Types of Devotionals
There are different types of devotionals. There’s your traditional devotional which has a reading for each day of the year. Usually each day has a Bible passage to read, often just a verse or two. Most of the time the author expounds and applies that Bible passage, although there are now some devotionals which might rarely or not at all involve a reading from the Scriptures.
There are also devotional books developed out of sermons. These books go into depth with one or more Scripture passages. The purpose is not primarily intellectual, but spiritual and transformative. The Puritans and other older writers are well-known for this type of literature.
Finally, there are devotional books composed of prayers. You can read through these in a meditative fashion and then use them as the starting point for your own prayers. You can also pray them for yourself as they’re written. A deeper and richer prayer life can be gained by listening in to other saints’ communication with our God.
Cautions with Devotionals
Besides the niche concern, I see three other prevalent issues with devotional books. The first is one I hinted at above: devotions disconnected from the Bible. Beware of devotional books which are just presenting an author’s ideas. Those ideas may be based on the Bible and consistent with the Bible, but the less explicit that becomes the greater the risk of not being able to discern truth from error.
The Light of NatureBy J. V. Fesko — 4 months ago
Written by J.V. Fesko |
Tuesday, February 14, 2023
The light of nature denotes three things: (1) natural law, (2) human reason, and (3) God’s natural revelation in creation. In short, the light of nature denotes the book or order of nature written and designed by God—an important tool in defending the Christian faith, a tool forgotten by many in contemporary Reformed theology but regularly used by early modern Reformed theologians.
The Westminster Confession (1647) begins with the statement “Although the light of Nature, and the works of Creation and Providence do so farre manifest the Goodnesse, Wisdome, and Power of God, as to leave men unexcusable yet are they not sufficient to give that knowledge of God and of his Will, which is necessary unto salvation” (1.1). What precisely do the divines intend by the term light of nature? One recent commentary on the Confession claims that the opening statement refers to one of two categories, namely, general and special revelation, or the books of nature and Scripture, and only briefly touches on the issue of humanity’s natural understanding of the book of nature. Two other commentaries bypass the statement altogether and deal entirely with Scripture as special revelation. Older nineteenth-century commentaries, however, devote more attention to the issue of the light of nature and explain it by the claim “God may be discovered by the light of nature, we mean that the senses and the reasoning powers, which belong to the nature of man, are able to give him so much light as to manifest that there is a God.” In line with this older trend, the most recent commentary on the Confession, written by Chad Van Dixhoorn, rightly notes that it begins with the doctrine of Scripture, but the first sentence deals with a different subject: the light of nature. Moreover, this commentary also explains the character of this concept: “There is the ‘light of nature,’ by which is meant the divine imprint which is left on each of us by our Maker. That is, we are made in God’s image and even though we are fallen creatures, God’s image remains stamped upon us. And there are ‘the works of creation and providence.’ The world that we see and the world about which we read tell us of our Creator and Provider.”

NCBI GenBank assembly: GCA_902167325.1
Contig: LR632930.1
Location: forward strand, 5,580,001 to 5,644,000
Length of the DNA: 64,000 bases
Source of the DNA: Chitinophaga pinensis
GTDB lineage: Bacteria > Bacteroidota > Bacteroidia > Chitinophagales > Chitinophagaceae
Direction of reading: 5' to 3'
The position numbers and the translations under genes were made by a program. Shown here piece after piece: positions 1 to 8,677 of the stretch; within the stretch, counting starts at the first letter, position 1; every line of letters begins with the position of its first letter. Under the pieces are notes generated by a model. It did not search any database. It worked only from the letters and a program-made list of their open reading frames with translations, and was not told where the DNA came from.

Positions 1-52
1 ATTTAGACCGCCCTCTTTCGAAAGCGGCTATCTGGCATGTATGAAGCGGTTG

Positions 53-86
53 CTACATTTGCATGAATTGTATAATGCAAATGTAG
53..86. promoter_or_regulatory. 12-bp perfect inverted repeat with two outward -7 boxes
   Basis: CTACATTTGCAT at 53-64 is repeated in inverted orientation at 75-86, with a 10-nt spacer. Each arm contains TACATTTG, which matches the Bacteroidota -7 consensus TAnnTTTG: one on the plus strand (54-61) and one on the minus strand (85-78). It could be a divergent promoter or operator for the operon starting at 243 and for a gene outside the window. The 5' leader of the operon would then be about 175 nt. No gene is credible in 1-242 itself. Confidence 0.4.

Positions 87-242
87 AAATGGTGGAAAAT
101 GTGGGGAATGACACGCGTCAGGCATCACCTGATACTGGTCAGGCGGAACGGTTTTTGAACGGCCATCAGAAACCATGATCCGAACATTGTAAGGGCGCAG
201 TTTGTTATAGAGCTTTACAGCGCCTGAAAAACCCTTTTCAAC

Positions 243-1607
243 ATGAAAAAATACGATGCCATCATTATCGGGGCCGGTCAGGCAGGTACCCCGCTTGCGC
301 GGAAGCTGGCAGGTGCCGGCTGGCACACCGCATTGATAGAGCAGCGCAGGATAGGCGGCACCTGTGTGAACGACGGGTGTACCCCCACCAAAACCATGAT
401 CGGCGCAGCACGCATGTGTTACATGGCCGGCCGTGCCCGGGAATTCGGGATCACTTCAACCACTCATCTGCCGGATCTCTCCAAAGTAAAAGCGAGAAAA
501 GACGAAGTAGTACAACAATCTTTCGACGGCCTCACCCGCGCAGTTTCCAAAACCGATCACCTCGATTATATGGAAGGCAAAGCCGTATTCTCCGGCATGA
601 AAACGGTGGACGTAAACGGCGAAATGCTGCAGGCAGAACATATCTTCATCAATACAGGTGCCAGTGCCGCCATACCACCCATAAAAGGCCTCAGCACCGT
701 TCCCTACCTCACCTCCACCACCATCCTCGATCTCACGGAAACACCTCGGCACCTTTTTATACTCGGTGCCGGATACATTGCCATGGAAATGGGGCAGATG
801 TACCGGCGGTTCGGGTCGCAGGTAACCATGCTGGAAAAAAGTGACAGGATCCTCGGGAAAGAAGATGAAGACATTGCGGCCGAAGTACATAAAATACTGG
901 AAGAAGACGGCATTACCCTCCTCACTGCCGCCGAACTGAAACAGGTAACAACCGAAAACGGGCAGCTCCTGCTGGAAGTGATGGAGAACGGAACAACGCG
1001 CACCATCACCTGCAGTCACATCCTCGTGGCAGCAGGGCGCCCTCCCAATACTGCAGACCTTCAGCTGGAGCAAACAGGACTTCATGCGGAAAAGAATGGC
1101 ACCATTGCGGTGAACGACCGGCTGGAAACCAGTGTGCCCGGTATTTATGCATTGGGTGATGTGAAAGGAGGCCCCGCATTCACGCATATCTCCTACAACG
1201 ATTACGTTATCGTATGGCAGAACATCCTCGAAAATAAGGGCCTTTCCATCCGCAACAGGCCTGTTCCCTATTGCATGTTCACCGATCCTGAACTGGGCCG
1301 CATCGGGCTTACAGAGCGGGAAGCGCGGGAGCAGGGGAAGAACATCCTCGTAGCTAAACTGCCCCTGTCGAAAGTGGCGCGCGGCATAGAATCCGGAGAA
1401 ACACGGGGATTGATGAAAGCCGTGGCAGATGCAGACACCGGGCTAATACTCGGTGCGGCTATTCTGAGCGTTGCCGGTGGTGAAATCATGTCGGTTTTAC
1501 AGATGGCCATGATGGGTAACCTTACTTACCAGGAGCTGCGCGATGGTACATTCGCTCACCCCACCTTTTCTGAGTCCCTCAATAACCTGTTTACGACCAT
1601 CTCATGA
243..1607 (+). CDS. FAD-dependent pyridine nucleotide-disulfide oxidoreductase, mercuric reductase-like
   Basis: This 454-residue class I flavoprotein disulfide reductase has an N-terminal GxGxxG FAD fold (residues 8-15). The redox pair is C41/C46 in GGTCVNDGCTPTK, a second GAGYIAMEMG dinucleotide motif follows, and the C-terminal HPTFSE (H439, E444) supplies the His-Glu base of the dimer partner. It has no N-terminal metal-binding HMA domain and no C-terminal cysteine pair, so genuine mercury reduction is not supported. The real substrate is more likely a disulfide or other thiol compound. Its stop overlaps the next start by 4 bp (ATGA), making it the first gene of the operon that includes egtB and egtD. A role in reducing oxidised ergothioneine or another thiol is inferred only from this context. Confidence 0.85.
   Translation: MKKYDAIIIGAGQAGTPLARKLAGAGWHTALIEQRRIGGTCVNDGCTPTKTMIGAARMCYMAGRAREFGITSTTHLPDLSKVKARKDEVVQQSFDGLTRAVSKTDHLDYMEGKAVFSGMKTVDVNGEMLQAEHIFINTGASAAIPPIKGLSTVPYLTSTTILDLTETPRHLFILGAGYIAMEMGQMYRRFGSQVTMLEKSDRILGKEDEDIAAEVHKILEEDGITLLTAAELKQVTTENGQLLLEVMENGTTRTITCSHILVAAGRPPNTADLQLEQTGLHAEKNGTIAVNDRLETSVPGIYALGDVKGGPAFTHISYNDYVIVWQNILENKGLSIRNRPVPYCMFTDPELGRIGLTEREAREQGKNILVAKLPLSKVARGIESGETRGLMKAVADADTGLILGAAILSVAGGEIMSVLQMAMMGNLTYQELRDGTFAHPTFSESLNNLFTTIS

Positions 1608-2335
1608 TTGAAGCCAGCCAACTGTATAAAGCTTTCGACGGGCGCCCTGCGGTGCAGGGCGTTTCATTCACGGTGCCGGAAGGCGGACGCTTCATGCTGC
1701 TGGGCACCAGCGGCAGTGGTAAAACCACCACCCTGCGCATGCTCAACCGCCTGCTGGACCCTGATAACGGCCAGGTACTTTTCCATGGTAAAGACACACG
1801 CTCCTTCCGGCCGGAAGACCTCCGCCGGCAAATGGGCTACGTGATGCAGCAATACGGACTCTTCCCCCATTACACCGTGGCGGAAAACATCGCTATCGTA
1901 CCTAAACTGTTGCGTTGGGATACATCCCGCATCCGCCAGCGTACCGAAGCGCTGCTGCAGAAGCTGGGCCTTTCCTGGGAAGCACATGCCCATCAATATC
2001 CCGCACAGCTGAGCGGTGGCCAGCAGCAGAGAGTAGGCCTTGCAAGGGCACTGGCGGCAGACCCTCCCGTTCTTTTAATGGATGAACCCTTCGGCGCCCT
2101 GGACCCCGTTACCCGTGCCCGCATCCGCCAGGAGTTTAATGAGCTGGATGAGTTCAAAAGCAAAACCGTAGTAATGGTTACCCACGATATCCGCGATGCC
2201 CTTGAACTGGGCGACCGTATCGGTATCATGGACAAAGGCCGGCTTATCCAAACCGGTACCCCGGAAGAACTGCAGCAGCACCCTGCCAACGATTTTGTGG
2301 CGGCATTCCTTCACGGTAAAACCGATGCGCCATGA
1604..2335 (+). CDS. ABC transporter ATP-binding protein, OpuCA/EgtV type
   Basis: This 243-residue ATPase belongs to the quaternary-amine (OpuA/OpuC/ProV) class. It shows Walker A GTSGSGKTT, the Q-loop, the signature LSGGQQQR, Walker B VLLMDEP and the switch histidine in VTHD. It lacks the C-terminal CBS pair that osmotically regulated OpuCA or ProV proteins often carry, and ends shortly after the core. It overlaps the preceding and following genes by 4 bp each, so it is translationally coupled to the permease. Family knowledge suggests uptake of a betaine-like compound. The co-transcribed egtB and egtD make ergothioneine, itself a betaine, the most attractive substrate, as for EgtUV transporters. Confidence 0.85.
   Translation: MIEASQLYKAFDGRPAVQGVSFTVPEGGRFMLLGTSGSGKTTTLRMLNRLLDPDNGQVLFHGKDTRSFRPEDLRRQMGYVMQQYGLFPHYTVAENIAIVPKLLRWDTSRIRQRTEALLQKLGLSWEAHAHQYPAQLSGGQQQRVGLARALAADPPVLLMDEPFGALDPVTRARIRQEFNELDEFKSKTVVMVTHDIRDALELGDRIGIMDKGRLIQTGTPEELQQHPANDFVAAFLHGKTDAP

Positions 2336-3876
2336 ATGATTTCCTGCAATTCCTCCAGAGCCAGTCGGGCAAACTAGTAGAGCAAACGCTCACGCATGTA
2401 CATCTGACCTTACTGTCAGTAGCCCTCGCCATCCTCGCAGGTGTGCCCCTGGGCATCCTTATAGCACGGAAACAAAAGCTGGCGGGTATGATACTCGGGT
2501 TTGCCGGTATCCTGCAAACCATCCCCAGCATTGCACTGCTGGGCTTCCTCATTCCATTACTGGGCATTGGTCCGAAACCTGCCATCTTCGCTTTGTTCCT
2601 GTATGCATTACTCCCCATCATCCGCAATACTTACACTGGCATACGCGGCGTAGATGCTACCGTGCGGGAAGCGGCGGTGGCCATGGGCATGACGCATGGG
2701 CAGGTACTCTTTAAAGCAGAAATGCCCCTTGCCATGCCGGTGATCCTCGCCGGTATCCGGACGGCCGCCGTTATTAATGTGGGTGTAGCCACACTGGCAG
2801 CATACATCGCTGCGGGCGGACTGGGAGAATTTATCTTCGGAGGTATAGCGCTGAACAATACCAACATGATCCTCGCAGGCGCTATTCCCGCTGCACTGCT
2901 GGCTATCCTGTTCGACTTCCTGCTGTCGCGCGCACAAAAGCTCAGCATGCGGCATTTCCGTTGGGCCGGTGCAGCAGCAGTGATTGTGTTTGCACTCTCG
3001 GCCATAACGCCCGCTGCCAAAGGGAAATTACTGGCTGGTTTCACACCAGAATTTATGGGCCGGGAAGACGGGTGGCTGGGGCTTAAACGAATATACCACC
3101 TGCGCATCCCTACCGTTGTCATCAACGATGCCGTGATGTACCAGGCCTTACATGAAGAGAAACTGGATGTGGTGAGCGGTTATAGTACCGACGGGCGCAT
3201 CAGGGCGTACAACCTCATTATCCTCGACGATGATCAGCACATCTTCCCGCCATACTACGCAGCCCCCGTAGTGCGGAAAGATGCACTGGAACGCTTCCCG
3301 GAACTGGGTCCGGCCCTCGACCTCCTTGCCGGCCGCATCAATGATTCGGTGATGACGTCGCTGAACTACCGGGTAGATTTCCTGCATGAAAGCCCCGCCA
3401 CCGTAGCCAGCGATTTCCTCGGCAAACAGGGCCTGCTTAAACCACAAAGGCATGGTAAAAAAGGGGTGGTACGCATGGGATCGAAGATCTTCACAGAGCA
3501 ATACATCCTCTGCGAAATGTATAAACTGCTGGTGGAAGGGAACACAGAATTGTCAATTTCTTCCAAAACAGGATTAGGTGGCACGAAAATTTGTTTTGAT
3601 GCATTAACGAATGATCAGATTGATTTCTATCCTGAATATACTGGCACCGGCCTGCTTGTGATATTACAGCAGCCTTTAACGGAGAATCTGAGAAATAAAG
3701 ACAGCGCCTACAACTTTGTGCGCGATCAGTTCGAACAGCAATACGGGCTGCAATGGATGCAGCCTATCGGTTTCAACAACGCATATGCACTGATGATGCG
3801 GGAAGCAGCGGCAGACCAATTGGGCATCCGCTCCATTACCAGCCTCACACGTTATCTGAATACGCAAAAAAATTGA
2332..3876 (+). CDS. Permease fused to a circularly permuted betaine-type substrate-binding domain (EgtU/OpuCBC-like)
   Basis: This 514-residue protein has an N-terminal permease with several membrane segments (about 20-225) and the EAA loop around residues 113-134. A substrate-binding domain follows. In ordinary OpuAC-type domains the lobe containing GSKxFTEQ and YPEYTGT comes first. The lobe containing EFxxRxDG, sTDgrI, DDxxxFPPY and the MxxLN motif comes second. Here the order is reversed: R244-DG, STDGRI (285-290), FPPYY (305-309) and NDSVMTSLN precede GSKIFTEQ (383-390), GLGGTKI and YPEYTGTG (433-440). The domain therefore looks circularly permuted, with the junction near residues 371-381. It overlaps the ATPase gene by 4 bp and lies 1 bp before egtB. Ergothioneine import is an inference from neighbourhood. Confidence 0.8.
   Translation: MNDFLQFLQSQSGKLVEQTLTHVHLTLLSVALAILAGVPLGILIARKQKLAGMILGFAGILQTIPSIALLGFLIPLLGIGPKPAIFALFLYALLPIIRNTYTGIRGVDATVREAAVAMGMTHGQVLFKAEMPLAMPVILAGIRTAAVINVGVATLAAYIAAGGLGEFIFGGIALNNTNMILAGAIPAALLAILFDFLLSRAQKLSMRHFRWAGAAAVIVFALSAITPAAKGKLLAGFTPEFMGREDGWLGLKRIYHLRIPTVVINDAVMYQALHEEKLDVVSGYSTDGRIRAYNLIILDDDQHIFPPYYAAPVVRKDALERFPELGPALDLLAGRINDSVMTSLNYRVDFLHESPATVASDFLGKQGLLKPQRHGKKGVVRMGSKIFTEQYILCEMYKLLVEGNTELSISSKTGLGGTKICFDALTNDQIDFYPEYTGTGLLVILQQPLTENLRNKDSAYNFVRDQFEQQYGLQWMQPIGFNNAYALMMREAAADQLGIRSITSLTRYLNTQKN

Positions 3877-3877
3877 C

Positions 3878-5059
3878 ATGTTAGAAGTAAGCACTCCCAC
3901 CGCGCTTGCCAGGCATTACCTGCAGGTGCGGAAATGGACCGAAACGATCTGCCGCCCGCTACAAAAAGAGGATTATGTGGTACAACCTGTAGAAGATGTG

But even though Van Dixhoorn’s analysis is correct, he only touches on the character of the light of nature. Namely, general revelation includes both the knowledge connected to the divine image and the works of creation and providence. He correctly acknowledges that the divines were following the apostle Paul’s arguments in Romans 1 and 2 and statements from the psalmist (Ps. 19). But Van Dixhoorn then concludes, “In those chapters the apostle both reminds us of this general revelation and tells us that it leaves every person without an excuse before God. For this reason, both in our evangelism and in our defence of the faith, we should always remember that Christians should never be trying to prove the existence of God to unbelievers. We are reminding unbelievers of what they already know.” Van Dixhoorn’s explanation of the Confession is generally true, but his analysis of its meaning and implication deserves deeper and more precise investigation.